• if the deferral was to be granted, the company would remain financially stable and could continue to meet its obligations for the foreseeable future.

The ATO said that if an application was made, requests would be scrutinised strictly on a case by case basis.

From the announcement, it appears that the ATO sought to clarify its position only in respect of ‘large withholders’. While it has not openly extended these restrictions to small and medium-sized businesses, all businesses seeking relief should proactively speak with the ATO with a view to entering a formal arrangement.

Directors are not excused from liability

Tax lodgements and debts

Directors of all entities should continue to be mindful of the ramifications that late lodgements and/or payments may have for them personally.

The ATO has specifically cautioned directors that, even if a deferral is ultimately granted, the company is still required to make payment of the amount owing by the deferred payment date. A failure to do so allows the ATO to take enforcement action against the company, or against the director personally by issuing a Directors’ Penalty Notice (DPN).

If the deferral is not granted, clearly the company will be required to make lodgements and payments in the ordinary course. A failure to do so can also lead to enforcement action.

From our experience, currently the ATO is not actively enforcing many of its claims. However, this approach will not extend to all claims, nor will it last forever. That the ATO has made specific comments regarding DPNs indicates that it is not taking enforcement action against taxpayers ‘off the cards’ over the coming months.

Voidable transactions

We also note that, if a company does go into liquidation during this crisis or afterwards, there will not be any moratorium on directors’ personal liability under the voidable transaction regime.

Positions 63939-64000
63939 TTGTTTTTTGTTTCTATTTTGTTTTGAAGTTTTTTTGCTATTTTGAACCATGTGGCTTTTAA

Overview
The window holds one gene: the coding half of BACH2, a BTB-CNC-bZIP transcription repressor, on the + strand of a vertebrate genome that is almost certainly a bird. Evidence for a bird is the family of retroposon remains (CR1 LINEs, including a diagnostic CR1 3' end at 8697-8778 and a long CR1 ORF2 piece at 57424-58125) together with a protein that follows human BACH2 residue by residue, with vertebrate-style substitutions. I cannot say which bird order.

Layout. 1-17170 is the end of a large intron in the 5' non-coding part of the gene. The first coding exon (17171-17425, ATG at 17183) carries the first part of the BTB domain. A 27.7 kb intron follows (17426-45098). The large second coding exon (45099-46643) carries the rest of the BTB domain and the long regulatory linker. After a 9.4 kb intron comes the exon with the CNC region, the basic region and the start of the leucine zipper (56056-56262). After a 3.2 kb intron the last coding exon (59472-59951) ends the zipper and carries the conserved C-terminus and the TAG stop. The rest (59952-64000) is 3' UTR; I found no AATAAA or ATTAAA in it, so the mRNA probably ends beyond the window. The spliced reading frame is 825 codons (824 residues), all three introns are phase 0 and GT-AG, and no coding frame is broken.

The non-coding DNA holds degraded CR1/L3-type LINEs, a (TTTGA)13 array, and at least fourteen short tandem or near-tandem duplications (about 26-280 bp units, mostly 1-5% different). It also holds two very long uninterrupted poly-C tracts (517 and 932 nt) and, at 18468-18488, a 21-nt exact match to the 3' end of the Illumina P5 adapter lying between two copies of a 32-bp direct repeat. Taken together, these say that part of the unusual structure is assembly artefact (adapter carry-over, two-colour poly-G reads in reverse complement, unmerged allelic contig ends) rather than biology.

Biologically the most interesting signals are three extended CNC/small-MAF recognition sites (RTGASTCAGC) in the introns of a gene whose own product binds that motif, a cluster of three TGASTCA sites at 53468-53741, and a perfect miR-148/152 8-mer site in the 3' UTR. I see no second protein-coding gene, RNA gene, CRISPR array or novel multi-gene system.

Under the voidable transaction regime, a liquidator can make a claim against the ATO (or any other unsecured creditor) to seek to ‘claw back’ any amounts paid in respect of PAYG or superannuation guarantee by the company to the ATO in the six months before the appointment of an administrator or liquidator.

In turn, the ATO can then make a claim against the directors personally for indemnity. That is, if the ATO is required to repay any amounts paid by the company to the ATO in the six months before its external administration, the ATO can seek to make the directors’ personally liable for those amounts. There are of course exceptions and defences which the director should consider in such circumstances.

A liquidator has three years from the date of their appointment to issue such a claim against the ATO, which then often leads the ATO to subsequently make a claim against the directors. Although a company may go into liquidation now as a result of the pandemic, by the time that these claims are ultimately brought, we doubt that the ATO will soften its historical position to enforce its rights of recovery against directors.

Key takeaways

  • The ATO may continue to refine the policy reforms it has implemented in response to COVID-19. Understandably, no formal policy, guidance or legislation has been passed to formally implement the ATO’s policies of support for moratoriums. Rather, these will be assessed on a case-by-case basis by the ATO.
  • The ATO has invited all taxpayers affected by COVID-19 to approach it to discuss the options available to that particular business in order to keep it afloat. Although the outcome is not guaranteed, it is recommended that businesses experiencing financial difficulties take steps to at least engage in a discussion with the ATO.
  • Until a formal arrangement has been entered into, businesses should continue to take a conservative approach. The ATO will not grant relief to taxpayers as an automatic right.
  • The relief measures do not absolve directors of their personal liabilities. It is important that lodgements and payments are kept up to date, otherwise directors will be liable for any potential penalties or enforcement action which may be taken against them.Directors must also be aware that if a company is wound-up, there is a risk that they may be liable to indemnify the ATO for any amounts clawed-back by a liquidator under the voidable transaction regime. Professional advice should be sought on these points.